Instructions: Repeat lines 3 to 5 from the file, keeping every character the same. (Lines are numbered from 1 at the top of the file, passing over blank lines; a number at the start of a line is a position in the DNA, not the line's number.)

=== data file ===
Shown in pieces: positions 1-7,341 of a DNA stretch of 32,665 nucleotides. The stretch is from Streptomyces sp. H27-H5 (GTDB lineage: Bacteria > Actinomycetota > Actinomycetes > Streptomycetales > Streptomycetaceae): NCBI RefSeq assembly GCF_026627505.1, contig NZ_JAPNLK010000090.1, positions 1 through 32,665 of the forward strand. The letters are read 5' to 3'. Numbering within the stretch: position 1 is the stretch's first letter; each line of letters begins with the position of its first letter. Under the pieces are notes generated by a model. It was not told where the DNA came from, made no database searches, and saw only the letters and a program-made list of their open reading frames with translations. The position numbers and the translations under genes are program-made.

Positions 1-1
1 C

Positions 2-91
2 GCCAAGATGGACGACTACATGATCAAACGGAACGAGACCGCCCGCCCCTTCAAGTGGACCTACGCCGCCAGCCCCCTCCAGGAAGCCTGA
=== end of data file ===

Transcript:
1 C

Positions 2-91
2 GCCAAGATGGACGACTACATGATCAAACGGAACGAGACCGCCCGCCCCTTCAAGTGGACCTACGCCGCCAGCCCCCTCCAGGAAGCCTGA